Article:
During this week’s donors’ conference in Brussels, €7.5 billion ($8.1 billion) was pledged, of which the EU promised to commit €2.12 billion ($2.3 billion) for 2024 and 2025. This could be useful as many Syrians continue to seek ways to reach Western countries, primarily, by hazardous land and sea routes because their instincts tell them, correctly, that their frozen conflict is not high on the list of priorities for the major global powers. But as the economic and social burdens associated with refugees mount, the bloc is increasingly divided and unable to find solutions to adequately address the issue.

International funding for efforts to support Syrians is in decline in general, with the likes of the World Food Programme reducing the amount of aid it provides. Difficulties associated with hosting refugees are increasingly surfacing in neighboring nations, most notably Lebanon, where the economic situation is already perilous because of a long-running financial crisis, and the call for Syrians to be sent home is one of the rare issues that can unite most of the country’s fragmented communities.

Such growing calls for repatriation come despite the general, widely held assessment that the quest to find a “political solution to the conflict in Syria remains at an impasse,” with no safe, voluntary or dignified process for the return of refugees, as the EU’s chief diplomat and security commissioner, Josep Borrel, put it.

The level of participation at donor conferences has fallen over the past few years. The likes of Russia, a key backer of President Bashar Assad’s regime, is in no mood to lend a hand, even a humanitarian one, that might put pressure on Damascus to meet some political conditions that could pave the way for refugees to return.

Meanwhile, divisions within the EU on the issue are on the rise. Countries such as Italy and Cyprus are more open to some form of dialogue with Assad to at least discuss possible ways to step up the voluntary return of refugees, in conjunction with and under the auspices of the UN.

These divisions were highlighted last week when eight countries — Austria, the Czech Republic, Cyprus, Denmark, Greece, Italy, Malta and Poland — issued a joint statement following talks in Cyprus in which they broke ranks with the bloc’s position. They argued that the dynamics had changed in Syria and that while political stability does not yet exist, the situation had evolved sufficiently to “reevaluate the situation” in an attempt to find “more effective ways of handling the issue,” curb the flow of refugees, and work to send some of them home.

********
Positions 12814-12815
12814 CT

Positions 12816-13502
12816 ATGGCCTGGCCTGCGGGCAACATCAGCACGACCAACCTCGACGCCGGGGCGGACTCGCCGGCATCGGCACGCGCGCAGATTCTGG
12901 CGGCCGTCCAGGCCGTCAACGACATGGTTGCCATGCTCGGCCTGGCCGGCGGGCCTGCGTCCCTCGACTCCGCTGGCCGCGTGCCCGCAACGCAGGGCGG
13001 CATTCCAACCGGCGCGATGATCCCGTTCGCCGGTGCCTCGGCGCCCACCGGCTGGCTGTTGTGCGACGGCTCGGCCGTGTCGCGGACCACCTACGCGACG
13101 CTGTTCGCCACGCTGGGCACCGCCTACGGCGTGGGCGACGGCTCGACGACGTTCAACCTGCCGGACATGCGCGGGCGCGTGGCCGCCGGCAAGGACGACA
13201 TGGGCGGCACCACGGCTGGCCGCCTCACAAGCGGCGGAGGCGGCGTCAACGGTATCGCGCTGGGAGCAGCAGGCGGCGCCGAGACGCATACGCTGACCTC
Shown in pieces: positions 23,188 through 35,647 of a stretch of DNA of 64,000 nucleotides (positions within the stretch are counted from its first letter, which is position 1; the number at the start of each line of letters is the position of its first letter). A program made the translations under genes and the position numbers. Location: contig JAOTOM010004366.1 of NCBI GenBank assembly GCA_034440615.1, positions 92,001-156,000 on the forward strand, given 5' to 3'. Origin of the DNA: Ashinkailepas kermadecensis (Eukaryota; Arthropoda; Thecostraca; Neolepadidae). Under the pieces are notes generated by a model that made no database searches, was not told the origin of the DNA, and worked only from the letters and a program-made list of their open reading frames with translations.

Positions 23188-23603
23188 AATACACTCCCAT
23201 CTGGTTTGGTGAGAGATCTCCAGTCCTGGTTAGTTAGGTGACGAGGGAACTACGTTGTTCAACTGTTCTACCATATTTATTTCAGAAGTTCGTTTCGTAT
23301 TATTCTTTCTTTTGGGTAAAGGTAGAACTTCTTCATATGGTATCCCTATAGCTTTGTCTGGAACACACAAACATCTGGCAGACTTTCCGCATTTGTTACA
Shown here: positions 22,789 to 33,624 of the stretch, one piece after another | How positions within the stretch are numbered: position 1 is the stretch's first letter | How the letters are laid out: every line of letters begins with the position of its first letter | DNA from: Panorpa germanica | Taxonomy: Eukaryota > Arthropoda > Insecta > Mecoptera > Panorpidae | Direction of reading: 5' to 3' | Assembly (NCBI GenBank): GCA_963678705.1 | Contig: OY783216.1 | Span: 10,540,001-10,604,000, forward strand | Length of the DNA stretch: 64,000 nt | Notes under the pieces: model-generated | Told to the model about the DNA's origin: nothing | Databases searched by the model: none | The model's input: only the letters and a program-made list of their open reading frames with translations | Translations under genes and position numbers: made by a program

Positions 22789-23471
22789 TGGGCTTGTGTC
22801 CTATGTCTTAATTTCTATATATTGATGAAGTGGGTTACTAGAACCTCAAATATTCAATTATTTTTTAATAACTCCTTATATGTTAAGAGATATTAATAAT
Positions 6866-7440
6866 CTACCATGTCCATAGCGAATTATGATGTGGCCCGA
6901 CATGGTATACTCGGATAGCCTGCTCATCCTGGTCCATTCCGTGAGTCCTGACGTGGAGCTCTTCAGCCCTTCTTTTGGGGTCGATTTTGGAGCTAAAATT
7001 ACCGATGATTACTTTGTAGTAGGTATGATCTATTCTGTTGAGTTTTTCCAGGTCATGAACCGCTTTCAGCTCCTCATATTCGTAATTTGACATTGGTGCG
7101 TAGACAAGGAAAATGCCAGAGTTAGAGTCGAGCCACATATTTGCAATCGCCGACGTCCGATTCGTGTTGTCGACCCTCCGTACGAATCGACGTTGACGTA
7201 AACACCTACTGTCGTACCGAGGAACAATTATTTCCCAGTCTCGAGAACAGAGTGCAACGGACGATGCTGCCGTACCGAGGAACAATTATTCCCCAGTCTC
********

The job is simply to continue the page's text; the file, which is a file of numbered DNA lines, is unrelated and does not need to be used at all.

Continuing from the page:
As it stands, more than one in four Syrians are extremely poor, according to a recent report by the World Bank. The UN humanitarian response plan for 2024 requires more that $4 billion of funding but so far donations are only in the millions.

And amid the near-total geostrategic discord between the big powers, this week’s EU donor conference is unlikely to provide much more than symbolic traction. In our increasingly conflicted world, peace efforts for Syria will be swept under the carpet for another while, leaving desperate Syrians with no choice but to resort to whatever means they can find to feed their loved ones, whether that is the crumbs provided by international organizations, or through mass migration to less-than-welcoming societies in the West.

Their presence in those European countries might be shaking some host communities to the core, resulting in the magnification of intolerant narratives driving wedges between people in otherwise tolerant countries, and indirectly increasing the chances that previously marginal, anti-immigrant voices could be elected across Europe next month.

  • Mohamed Chebaro is a British-Lebanese journalist with more than 25 years of experience covering war, terrorism, defense, current affairs and diplomacy. He is also a media consultant and trainer.